905 Items

President George H.W. Bush

Associated Press

Analysis & Opinions - Foreign Policy

Once Upon a Time, U.S. Foreign Policy Worked

| Dec. 02, 2018

George H.W. Bush's administration was evidence of what the establishment was capable of. I worked on the State Department’s Policy Planning Staff during the last two years of the late President George H.W. Bush’s administration. It was my first job in government and an extraordinary period in world history. As I came on board at Foggy Bottom, Bush had just facilitated Germany’s unification. The international coalition that he’d mobilized was in the process of evicting Saddam Hussein from Kuwait. In a few months’ time, Bush would help manage the peaceful unraveling of the Soviet Union and the launch of historic peace talks between Israel and its Arab neighbors via the Madrid process.

In this October 25, 2018, photo, candles, lit by activists, protesting the killing of Saudi journalist Jamal Khashoggi, are placed outside Saudi Arabia's consulate, in Istanbul, during a candlelight vigil.

AP Photo/Lefteris Pitarakis

Analysis & Opinions - The Washington Post

The Khashoggi Killing Had Roots In a Cutthroat Saudi Family Feud

| Nov. 27, 2018

Behind the brutal murder of Jamal Khashoggi lies a power struggle within the Saudi royal family that helped feed the paranoia and recklessness of Crown Prince Mohammed bin Salman. Eventually, this rage in the royal court led to the death and dismemberment of a Washington Post journalist.

U.S. President Trump meets with Mohammed bin Salman, Deputy Crown Prince and Minister of Defense of the Kingdom of Saudi Arabia

Associated Press

Analysis & Opinions - The Guardian

Saudi Prince's Presence at G20 Offers Leaders a Photo Op to Dread – Will He Go?

| Nov. 22, 2018

The outcry over arms sales, Khashoggi and Yemen is building – but will anyone at the summit in Argentina stand up to MBS? Crown Prince Mohammed bin Salman’s scheduled appearance at the G20 summit next week in Buenos Aires presents world leaders with a moment of truth they would rather avoid.

Family Fisher Fellow and Nobel Peace Prize laureate, Tawakkol Karman

APB

Analysis & Opinions - The Washington Post

Enough is Enough. End the War in Yemen.

| Nov. 21, 2018

Today, the Yemeni people are suffering from the actions of outsiders. Regional powers have turned the country into an arena for proxy conflicts that have little to do with the actual interests of the Yemeni nation. Large parts of the country have been devastated, including much of its vital infrastructure. Millions are threatened by starvation and disease. The fighting has left tens of thousands of others dead or wounded.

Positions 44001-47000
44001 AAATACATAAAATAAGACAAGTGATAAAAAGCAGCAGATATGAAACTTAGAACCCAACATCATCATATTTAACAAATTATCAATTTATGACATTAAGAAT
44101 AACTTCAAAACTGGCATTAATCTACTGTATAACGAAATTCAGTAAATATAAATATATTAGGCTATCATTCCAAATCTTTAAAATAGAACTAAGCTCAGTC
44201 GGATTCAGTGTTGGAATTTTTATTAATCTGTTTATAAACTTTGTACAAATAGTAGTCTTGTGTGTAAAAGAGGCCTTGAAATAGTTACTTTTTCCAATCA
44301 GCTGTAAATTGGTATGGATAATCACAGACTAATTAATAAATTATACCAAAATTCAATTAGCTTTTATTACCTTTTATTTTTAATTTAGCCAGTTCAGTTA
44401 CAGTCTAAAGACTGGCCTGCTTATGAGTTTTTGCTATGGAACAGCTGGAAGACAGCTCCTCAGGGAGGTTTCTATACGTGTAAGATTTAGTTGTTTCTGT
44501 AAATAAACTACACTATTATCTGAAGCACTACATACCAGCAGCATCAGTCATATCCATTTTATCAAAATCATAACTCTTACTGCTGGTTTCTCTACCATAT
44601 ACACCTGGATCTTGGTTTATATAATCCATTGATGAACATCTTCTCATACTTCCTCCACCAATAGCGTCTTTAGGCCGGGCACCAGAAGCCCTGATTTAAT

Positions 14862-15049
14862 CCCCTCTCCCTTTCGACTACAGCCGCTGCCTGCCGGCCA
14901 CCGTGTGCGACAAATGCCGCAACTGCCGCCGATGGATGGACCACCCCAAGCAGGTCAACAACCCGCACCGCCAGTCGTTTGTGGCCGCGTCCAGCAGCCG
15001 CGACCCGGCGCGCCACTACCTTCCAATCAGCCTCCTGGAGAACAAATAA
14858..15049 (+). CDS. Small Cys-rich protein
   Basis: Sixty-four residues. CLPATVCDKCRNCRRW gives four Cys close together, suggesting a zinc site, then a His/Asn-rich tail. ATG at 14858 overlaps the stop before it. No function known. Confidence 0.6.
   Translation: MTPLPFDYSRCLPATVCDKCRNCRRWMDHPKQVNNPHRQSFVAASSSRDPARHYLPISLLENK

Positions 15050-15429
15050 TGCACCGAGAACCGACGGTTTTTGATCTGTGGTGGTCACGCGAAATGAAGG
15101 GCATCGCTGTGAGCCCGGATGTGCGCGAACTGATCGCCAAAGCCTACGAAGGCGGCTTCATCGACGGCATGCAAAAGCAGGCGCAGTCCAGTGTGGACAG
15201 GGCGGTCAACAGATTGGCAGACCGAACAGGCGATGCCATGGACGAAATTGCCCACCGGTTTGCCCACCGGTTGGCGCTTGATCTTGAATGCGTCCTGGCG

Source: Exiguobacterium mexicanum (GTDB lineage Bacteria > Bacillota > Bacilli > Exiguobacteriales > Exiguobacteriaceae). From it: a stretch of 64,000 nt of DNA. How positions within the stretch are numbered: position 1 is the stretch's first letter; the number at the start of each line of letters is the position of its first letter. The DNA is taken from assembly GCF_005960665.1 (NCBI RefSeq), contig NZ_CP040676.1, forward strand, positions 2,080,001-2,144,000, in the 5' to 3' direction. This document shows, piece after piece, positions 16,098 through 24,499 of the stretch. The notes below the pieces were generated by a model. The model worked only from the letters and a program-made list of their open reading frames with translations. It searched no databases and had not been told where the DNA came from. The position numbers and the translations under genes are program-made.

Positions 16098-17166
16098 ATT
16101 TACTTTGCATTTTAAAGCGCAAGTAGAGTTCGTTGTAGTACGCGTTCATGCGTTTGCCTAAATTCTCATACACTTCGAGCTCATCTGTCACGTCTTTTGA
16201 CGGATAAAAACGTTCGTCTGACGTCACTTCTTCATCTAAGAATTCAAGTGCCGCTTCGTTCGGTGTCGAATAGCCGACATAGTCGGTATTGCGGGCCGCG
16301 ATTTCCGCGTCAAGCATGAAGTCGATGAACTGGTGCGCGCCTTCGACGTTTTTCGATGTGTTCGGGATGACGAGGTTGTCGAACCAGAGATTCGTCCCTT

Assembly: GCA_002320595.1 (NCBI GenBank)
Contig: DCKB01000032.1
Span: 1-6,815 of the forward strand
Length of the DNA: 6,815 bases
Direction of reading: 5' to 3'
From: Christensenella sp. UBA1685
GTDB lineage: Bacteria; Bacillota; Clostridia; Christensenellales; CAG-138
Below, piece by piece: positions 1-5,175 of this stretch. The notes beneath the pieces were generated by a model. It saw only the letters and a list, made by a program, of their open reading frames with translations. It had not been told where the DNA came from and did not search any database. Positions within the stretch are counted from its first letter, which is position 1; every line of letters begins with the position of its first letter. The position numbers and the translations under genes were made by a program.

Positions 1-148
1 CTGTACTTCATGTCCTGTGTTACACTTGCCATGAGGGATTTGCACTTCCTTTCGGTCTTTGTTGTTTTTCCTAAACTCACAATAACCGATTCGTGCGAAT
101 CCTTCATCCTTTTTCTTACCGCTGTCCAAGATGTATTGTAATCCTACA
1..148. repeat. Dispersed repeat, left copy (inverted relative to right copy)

US President Trump meets with Saudi Arabia's King Salman

CNN

Analysis & Opinions - New Yorker

Trump’s Utter Denial About Saudi Arabia and Its Crown Prince

| Nov. 20, 2018

So much for American justice. In a statement both stunning and coldhearted, President Trump on Tuesday gave Saudi Arabia a pass on the grisly murder and dismemberment of journalist Jamal Khashoggi in the name of U.S. national security. He blithely rejected a U.S. intelligence assessment as well as damning physical evidence provided by Turkey indicating that the kingdom’s de-facto ruler, Crown Prince Mohammed bin Salman, authorized the Saudi dissident’s execution, in Istanbul, on October 2nd. The President of the United States sounded more like a defense attorney—or lobbyist—for the oil-rich kingdom than a protector of American values.

Ambassador Nicholas Burns speaks at Halifax International Security Forum 2018

Halifax International Security Forum

Analysis & Opinions

Western Allies Focus on Crisis of Leadership at Halifax Security Forum

| Nov. 19, 2018

For a decade now the Halifax International Security Forum has been a place to discuss the major external threats facing Western democracies and how to counter them.  One of the main themes coming out of this year's gathering of military, political and academic leaders is the biggest threat to democracy is coming from within.

"In the democratic world, many of our strongest and largest democracies are in some type of crisis," says former U.S. ambassador Nicholas Burns, who now teaches at the Kennedy School at Harvard University.